Two good reasons to stuff my fingers in my pockets and go back to blowing off the messages.

But the lack of anything better to do combined with a surge of what-if-itis (What if someone gets hurt? What if I can help?) kept my attention on the screen.

I clicked to the profile.

No name, no tweets to show, no followers or following.

Strike one.

I studied the handle: LCX12.

Initials? Couldn’t be but so many last names beginning with X. I clicked over to the DMV site (my paid subscription to their records service often comes in handy) and logged in. Search parameter: twenty miles around Richmond, last name, first letter. Find.

Thirty-nine matches. More than I hoped for, especially since I had no clue if this goose trail went anywhere.

No one would be so stupid as to send stuff like that from an account with their initials on it, my inner Lois Lane whispered.

Then again, criminals usually aren’t the smartest people drawing breath.

I copied the names into a file and checked birthdates: nine in December and three on the twelfth of another month.

I made another list for those, clicking back to the messages.

A few minutes of staring at them later, I reached for the phone, my fingers clumsy as I tried to dial a once-familiar number.

Kyle Miller.

A ring trilled in my ear. Deep breath. My long-ago ex had grown up to be a Bureau of Alcohol, Tobacco, Firearms, and Explosives SuperCop. The kind who’d saved my life more than once. And he no longer wanted to be my ex. Which would be great, absent one super-sexy boyfriend-type guy.

Kyle had kept his distance for weeks—nursing some emotional wounds after his physical ones healed, I figured—but he’d help. I hoped.

Fifth ring.



“Kyle, it’s Nichelle.” I forced brightness into my voice. “I have a…situation here I could use your help with. Can you give me a call back when you have a second?” I tapped my pen on the desk. “Business. That’s all. This is weird.”

I hung up, unsure what was stranger—the vaguely threatening DMs or me being nervous about talking to Kyle. Kyle, who’d taught me to drive a stick, taken me to prom, and taken my virginity two months later.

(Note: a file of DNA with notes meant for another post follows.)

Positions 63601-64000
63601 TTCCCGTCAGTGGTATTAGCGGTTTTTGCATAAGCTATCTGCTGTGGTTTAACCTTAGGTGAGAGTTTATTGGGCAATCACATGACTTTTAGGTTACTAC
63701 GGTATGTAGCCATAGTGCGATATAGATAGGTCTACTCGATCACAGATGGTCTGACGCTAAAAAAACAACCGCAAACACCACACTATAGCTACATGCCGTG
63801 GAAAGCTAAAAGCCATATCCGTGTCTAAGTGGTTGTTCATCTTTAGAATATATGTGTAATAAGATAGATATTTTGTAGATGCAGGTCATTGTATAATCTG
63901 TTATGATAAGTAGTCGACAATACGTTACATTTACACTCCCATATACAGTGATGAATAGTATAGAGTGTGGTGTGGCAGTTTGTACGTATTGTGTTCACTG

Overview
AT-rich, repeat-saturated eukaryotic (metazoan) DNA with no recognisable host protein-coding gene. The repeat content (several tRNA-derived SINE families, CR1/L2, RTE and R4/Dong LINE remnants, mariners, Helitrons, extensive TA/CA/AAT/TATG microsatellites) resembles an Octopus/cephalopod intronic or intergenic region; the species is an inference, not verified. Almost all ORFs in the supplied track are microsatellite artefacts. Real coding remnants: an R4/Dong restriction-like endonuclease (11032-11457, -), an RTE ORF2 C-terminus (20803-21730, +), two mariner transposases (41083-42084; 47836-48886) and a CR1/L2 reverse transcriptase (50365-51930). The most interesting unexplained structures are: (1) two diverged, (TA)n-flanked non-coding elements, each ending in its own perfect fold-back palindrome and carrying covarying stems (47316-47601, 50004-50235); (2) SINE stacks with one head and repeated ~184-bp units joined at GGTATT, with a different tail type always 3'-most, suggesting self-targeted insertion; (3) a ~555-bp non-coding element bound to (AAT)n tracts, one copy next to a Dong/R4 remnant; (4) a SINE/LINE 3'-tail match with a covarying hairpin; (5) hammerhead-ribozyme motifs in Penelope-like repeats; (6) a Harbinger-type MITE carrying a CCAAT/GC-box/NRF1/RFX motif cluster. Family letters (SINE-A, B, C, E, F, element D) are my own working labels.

Lacking help from my favorite ATF agent, I dialed my favorite police detective.

“I thought you’d forgotten about me,” Aaron White said when he picked up his cell.

“Slow news week.” I leaned back in my chair. “A nice seat in a courtroom, going home at dark—it’s been lovely. What’ve you been doing with yourself?”

“Working. I’m still buried in cases you’re not writing about anymore, when I’m not fielding reporters’ phone calls. The joy of budget cuts.”

“Preaching to the choir, Detective,” I said. Days at the courthouse covering trials are easier than ones spent poring over fresh crime scenes, but work is work. “I have something that might be interesting enough to talk about here, though. Wondering if I can pick your brain when you have a few minutes.”

“I’m tired of looking at this file.” Aaron’s voice held thinly disguised curiosity. “Want to grab a drink?”

“Perfect. Meet you at Capital Ale in twenty?”

My scanner bleeped just as an ear-splitting pop of static issued from something in Aaron’s office. I set the phone down and turned the scanner up.

“Remains discovered.” Shit.

I picked up the phone.

“Rain check?”

“Slow news week. You jinxed us,” Aaron growled. “That’s a condo complex on the river. See you there.”

“Sorry. I’ll buy you a beer after.”



I clicked off the call and slung my bag over my shoulder, the messages taking a backseat to the first possibly newsworthy corpse we’d had in over two weeks.

So much for quiet.

BOOK: Cover Shot (A Headlines in High Heels Mystery Book 5)
7.07Mb size Format: txt, pdf, ePub